Thursday, August 31, 2006

Making waves

Ever noticed these black beetles in ponds when it rains, they seem to be calm and then suddenly as you approach them they go crazy. Skittering about swimming fast like madcaps? That behaviour has earned them the name Whirly-gig beetles.

They're aqautic for their entire life, eggs are laid on submerged plants. Larvae live underwater and predate on mosquito larvae making them great pest control agents. The adults are also predaceous and usually swim on the surface When required they can dive like many aquatic insects with air bubbles trapped between wings for respiration. What they seem to be most studied for is aggregation, signalling and predator response. They release chemicals when disturbed which alert the others in an aggregation.

The coolest thing about them in my opinion however is that they're eyes are split. The lower half of both eyes are adapted for underwater vision and the upper half for vision in the air!

Some of those fluid mech / engineering types have also done some work on their swimming patterns and the waves they generate. So maybe the above image is interesting to them?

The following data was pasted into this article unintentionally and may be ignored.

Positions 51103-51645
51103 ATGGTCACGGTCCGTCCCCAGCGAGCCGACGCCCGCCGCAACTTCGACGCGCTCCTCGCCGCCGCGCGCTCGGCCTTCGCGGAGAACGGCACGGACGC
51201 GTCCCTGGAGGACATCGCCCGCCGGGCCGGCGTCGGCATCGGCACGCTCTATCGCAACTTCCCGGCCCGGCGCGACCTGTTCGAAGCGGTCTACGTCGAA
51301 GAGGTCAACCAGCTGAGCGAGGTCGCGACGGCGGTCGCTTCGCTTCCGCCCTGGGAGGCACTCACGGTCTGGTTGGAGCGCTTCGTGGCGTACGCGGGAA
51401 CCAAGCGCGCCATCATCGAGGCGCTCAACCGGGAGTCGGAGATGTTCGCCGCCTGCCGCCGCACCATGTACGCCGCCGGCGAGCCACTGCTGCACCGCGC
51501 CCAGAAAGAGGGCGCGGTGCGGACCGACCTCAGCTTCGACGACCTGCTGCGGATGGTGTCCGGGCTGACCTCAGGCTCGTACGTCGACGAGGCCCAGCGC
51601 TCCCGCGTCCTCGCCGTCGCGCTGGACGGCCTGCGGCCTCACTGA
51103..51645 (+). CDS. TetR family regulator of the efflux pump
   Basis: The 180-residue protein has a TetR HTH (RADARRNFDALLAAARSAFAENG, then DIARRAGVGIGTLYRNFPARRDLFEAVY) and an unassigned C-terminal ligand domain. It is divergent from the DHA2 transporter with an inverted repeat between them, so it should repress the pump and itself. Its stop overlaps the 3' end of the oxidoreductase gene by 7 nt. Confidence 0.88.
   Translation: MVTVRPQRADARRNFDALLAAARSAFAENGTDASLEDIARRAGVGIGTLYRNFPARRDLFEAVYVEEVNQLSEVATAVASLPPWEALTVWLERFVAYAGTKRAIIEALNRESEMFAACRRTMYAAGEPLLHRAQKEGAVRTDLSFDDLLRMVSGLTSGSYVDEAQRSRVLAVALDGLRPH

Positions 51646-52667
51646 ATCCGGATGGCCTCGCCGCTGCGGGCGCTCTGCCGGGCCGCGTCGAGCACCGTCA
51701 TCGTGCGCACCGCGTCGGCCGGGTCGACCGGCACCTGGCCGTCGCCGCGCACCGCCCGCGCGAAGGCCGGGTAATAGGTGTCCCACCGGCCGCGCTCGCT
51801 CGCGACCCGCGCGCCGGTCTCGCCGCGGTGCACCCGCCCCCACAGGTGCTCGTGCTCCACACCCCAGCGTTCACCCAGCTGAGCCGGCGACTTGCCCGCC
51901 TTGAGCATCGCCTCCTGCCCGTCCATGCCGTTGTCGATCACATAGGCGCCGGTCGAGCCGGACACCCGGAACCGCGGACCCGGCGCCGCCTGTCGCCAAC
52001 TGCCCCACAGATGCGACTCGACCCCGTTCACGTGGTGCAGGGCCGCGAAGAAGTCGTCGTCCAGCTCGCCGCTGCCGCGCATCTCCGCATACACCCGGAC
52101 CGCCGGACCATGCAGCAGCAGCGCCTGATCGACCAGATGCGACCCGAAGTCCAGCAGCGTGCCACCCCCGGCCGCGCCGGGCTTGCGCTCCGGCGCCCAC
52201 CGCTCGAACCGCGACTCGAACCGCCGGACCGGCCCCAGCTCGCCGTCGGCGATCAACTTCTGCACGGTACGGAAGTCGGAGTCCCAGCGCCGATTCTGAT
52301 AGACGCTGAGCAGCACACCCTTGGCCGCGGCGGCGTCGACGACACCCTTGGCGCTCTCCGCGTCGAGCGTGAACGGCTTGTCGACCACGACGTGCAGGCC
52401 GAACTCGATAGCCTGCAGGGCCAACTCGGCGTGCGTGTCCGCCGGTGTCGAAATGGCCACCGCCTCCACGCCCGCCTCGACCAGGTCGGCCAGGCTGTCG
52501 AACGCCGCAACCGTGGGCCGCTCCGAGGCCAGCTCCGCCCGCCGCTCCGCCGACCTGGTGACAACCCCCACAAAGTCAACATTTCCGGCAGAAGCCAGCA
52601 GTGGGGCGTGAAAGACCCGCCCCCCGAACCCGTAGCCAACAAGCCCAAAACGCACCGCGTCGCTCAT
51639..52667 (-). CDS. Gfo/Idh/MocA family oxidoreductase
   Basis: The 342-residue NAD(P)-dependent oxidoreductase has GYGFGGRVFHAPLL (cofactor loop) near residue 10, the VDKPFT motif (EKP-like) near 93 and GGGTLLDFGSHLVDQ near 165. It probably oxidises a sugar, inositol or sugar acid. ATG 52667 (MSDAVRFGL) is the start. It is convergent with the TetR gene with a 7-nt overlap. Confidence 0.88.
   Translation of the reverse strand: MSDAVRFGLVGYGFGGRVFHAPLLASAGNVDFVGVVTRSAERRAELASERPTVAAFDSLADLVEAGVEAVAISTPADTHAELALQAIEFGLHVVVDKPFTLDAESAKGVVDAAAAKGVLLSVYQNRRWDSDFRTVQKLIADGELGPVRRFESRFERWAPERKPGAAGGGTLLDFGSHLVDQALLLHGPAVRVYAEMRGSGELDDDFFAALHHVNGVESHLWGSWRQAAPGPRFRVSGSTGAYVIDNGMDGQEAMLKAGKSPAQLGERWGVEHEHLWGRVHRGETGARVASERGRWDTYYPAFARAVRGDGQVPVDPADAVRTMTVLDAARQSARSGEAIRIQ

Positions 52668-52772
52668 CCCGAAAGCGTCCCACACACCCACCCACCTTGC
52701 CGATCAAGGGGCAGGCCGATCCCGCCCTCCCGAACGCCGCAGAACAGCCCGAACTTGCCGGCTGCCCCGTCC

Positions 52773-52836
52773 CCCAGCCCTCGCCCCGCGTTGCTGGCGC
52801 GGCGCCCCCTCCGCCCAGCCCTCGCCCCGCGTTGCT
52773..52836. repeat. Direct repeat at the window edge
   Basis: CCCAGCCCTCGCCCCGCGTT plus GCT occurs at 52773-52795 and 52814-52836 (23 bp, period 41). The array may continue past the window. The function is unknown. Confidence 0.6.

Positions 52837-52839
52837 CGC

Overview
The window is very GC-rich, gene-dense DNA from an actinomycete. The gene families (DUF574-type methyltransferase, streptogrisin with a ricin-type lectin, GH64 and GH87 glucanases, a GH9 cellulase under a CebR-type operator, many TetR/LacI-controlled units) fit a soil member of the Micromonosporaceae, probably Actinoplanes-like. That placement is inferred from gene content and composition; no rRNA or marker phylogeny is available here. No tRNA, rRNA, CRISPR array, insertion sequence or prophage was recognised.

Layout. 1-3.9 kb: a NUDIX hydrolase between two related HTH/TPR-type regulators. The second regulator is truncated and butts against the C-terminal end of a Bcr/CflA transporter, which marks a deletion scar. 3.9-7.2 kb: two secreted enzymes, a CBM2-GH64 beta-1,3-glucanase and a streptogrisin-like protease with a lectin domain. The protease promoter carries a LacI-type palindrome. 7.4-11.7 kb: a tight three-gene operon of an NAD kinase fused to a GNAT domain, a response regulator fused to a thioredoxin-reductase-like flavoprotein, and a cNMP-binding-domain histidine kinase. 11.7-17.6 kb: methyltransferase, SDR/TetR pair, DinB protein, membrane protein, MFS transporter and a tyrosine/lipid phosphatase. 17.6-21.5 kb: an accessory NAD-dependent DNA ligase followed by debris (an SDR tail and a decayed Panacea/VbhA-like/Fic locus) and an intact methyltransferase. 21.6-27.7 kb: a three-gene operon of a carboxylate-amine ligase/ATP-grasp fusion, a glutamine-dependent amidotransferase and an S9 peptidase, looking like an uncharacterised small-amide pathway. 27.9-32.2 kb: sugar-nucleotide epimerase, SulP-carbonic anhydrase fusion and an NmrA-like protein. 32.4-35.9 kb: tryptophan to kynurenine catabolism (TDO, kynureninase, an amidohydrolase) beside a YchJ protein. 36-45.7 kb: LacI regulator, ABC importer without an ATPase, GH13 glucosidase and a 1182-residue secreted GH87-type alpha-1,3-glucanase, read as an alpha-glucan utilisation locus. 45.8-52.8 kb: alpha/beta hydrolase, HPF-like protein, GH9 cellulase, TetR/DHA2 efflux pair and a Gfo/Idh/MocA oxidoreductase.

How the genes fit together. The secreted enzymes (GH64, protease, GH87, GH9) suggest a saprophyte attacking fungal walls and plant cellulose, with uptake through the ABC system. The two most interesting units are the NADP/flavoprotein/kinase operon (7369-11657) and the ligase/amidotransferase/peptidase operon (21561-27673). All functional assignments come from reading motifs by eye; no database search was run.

2 comments:

Rahul said...

The eyes sound interesting. Any pictures? (I googled but didn't find much...)

Of course, it is easier with insects' compound eyes, than with vertebrate eyes. I imagine that even if the upper half works in air, it must work when "somewhat" wet, or have some mechanism to keep it dry.

Amazing pics, like I've said before. One of the few blogs out there with significant original content.

Natasha said...

Theres an SEM of the eye here
http://www.insectzoo.msstate.edu/OrkinZoo/pond.html
But I cant seem to see the difference between the two halves to be honest.

Theres a drawing here which sort of makes things a bit clearer.
http://www.bio.umass.edu/biology/conn.river/insect_images/whirligig.gif

Yup insect eyes which are made of many individual cells with individual lenses would make this sort of spliting easier. Have you read the paper in which they 'fabricated' a compound eye? Its thin enough to put on a credit card!

And yes they'd work when a little wet, in fact all our eyes work when wet. In a pool for instance, but vision gets worse. I think insects use some trick to prevent films of water forming so the whole eye isnt wettened...I'll look it up